Forrestal not only had no spiritual resources, but also he had no calluses. He was unique in this respect. He was acutely sensitive. He had traveled not on the hard political path of the politician, but on the protected, cloistered avenue of the Wall Street bankers. All his life he had been surrounded by public relations men. He did not know what the lash of criticism meant. He did not understand the give-and-take of the political arena. Even in the executive branch of government, he surrounded himself with public relations men, invited newsmen to dinner, lunch, and breakfast, made a fetish of courting their favor. History unfortunately will decree that Forrestal’s great reputation was synthetic. It was built on the most unstable foundation of all - the handouts of paid press agents.

If Forrestal had been true to his friends, if he had made one sacrifice for a friend, if he had even gone to bat for Tom Corcoran who put him in the White House, if he had spent more time with his wife instead of courting his mistress, he would not have been so alone this morning when he went to the diet pantry of the Naval Hospital and jumped to his death.’

Salty and petulant

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1951
Kenneth Williams,
actor and writer

‘Letter from Robert Sheaf, asking me to take part in a Shakespearean tour of villages. Sounds delightful. He saw me in Bordeaux, obviously thinks I’m young and inexperienced and would be delighted to join him and a few intense young men, doing Romeo all over Oxfordshire. Very funny reely. This little chic stays single. Read ‘The City and the Pillar’ by [Gore] Vidal. Wonderful book. Commended by Stanley in his last letter.’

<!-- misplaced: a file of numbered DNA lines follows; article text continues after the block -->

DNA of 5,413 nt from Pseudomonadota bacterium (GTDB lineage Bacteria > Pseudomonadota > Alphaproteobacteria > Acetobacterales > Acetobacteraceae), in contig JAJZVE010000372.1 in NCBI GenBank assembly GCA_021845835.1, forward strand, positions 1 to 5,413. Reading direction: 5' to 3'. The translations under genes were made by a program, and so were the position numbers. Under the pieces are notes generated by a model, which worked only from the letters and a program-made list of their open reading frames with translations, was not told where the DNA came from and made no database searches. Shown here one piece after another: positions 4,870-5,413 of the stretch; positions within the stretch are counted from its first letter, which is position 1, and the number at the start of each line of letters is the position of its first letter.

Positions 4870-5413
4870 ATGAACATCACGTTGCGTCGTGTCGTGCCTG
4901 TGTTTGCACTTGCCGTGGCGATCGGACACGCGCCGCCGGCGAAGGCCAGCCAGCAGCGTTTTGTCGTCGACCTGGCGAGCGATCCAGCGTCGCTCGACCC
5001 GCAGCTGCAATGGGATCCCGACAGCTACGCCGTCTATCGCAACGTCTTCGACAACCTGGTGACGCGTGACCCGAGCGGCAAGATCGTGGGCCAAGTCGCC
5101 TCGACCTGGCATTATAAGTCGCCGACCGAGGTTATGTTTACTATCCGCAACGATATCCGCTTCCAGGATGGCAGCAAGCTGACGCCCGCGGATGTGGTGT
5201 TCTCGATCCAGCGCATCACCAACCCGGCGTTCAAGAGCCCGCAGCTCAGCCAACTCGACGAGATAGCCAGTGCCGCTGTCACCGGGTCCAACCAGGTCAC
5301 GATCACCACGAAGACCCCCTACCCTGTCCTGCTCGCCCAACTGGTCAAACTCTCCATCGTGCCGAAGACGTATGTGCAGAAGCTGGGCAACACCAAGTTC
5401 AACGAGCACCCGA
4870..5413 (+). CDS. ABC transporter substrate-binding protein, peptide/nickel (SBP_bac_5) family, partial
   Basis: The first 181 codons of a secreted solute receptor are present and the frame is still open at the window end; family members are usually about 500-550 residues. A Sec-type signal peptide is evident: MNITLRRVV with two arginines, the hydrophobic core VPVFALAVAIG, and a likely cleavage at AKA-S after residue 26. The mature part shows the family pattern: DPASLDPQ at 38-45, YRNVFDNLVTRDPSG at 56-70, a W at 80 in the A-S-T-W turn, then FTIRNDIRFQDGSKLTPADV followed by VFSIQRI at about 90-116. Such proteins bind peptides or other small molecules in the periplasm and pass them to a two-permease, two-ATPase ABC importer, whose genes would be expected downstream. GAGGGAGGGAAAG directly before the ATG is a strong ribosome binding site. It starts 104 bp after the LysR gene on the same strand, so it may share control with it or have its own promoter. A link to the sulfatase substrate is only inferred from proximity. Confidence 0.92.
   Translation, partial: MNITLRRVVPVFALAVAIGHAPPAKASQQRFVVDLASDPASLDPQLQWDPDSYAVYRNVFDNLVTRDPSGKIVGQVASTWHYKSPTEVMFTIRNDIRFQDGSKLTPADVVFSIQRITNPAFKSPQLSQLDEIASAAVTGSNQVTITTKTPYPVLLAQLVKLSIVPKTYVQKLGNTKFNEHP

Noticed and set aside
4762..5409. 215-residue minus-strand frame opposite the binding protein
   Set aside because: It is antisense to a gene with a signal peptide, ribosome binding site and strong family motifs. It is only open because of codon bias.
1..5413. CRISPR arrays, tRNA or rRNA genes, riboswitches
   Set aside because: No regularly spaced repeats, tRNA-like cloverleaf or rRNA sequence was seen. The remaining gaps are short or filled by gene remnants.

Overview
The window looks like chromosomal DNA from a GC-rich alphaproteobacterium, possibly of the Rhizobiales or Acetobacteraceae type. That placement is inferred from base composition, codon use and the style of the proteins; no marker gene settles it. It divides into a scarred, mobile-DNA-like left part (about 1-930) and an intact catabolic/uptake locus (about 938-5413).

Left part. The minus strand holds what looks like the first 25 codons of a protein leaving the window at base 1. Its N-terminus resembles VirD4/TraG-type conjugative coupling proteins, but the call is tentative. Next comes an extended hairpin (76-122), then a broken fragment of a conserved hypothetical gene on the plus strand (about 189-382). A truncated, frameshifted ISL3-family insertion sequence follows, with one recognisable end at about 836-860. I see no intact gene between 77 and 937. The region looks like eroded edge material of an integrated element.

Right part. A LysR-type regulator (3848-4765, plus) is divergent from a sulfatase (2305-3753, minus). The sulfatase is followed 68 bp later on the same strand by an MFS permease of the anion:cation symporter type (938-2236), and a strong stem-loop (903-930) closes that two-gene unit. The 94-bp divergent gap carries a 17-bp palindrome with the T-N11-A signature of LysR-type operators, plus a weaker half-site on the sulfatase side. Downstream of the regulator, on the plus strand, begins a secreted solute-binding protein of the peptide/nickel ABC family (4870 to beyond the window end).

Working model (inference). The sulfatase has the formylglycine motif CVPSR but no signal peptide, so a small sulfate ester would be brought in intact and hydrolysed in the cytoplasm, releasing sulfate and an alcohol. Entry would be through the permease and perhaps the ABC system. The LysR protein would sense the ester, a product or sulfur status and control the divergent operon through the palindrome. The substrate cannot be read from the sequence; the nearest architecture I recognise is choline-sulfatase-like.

Carry on carping

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Notes and Cautions
In general, these diary extracts are quoted as given in the published (book or online) source referred to in the reference articles. Each extract may be all, a large part of, or a small part of the complete entry for that day. I have tried to indicate where text has been removed from within a quote by the use of trailing dots in square bracket.

For any other use of these diary extracts other than browsing please refer to the original sources.

Any author, publisher or other copyright holder who takes the view that I am unacceptably breaching their copyright please let me know. I have tried to remain sensitive to copyright rules (using far fewer quotes, for example, when a book, by an author still alive, remains in print and popular), but it is not practical for me to seek authorisation for every quote and article, since I maintain these websites without any funding or advertis-ing. I take the view that publicity for the source books is a quid pro quo for my use of the extracts, but I am more than happy to remove the extracts if asked.

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The Diary Junction is one of those wonderful privately maintained public resources for which the Internet is justly celebrated: a database of information about celebrated and obscure diaries[over 500] from all historical periods, with referrals to the dates the diaries cover, where the originals are held and bibliographic information on published versions.’ Laura Miller, Salon

The Diary Review, hosted by Blogger, publishes magazine-style articles on diaries and diarists, usually several every week. The blog has been publishing for over five years, and is the secondary source for the diary extracts in this online anthology.